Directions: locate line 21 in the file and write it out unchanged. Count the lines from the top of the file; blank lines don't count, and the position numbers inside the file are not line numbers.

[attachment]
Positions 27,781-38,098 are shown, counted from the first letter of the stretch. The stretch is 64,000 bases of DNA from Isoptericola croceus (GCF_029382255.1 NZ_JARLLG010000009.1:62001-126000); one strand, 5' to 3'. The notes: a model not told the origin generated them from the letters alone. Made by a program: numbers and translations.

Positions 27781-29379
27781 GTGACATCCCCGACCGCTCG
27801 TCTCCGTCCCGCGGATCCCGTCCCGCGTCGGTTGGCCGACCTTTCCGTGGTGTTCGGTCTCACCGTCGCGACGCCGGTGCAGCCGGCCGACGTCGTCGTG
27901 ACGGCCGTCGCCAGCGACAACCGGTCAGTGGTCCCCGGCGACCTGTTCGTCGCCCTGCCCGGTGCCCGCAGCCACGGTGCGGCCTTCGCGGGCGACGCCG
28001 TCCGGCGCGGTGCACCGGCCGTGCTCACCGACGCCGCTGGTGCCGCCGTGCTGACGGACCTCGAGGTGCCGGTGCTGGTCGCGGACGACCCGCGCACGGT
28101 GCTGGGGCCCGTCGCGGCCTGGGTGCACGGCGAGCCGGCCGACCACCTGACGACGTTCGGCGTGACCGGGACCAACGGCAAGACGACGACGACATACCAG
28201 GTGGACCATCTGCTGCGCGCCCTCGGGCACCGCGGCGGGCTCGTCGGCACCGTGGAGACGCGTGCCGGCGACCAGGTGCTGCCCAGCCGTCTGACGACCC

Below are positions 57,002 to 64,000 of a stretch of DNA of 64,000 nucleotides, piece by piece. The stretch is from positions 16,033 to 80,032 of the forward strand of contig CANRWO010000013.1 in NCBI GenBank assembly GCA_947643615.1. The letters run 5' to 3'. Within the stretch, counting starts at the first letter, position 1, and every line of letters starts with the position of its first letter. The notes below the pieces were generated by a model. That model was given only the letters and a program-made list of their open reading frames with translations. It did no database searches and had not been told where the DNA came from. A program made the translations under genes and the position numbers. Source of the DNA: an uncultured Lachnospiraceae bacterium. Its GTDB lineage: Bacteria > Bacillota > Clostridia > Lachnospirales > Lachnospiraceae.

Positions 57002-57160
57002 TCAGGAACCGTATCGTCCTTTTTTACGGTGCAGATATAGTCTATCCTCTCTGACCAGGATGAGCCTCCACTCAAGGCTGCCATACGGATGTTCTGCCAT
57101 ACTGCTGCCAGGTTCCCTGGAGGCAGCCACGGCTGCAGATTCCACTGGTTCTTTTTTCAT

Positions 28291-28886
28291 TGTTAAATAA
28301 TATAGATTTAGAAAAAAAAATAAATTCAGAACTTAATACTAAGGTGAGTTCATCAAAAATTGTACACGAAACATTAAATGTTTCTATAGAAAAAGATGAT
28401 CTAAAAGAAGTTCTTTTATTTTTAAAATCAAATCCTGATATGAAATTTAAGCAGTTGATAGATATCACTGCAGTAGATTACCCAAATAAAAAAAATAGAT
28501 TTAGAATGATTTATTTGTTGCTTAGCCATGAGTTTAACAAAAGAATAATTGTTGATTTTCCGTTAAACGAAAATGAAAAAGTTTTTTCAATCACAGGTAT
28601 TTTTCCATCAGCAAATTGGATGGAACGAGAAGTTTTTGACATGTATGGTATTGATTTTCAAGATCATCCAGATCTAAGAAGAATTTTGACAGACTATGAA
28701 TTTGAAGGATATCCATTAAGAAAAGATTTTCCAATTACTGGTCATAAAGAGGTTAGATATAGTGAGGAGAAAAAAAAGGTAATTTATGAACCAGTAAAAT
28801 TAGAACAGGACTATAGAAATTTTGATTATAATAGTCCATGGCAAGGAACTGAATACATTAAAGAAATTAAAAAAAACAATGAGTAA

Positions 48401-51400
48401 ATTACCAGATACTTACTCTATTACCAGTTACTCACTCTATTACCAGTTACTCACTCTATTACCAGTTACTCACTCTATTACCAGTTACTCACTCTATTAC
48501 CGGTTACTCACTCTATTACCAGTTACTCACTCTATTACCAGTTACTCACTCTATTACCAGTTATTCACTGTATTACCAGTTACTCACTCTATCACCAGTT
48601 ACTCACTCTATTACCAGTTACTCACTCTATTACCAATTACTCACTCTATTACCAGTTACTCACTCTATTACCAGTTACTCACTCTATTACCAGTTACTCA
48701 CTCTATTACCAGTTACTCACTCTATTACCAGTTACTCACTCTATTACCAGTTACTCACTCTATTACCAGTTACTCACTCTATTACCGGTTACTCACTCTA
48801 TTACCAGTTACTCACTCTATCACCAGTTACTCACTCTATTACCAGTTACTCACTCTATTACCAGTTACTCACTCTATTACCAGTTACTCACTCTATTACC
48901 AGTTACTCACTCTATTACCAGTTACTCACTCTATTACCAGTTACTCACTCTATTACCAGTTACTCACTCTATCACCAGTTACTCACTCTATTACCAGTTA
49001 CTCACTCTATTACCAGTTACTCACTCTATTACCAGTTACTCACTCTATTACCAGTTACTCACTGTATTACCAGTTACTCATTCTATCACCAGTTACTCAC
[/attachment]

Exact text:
Positions 48401-51400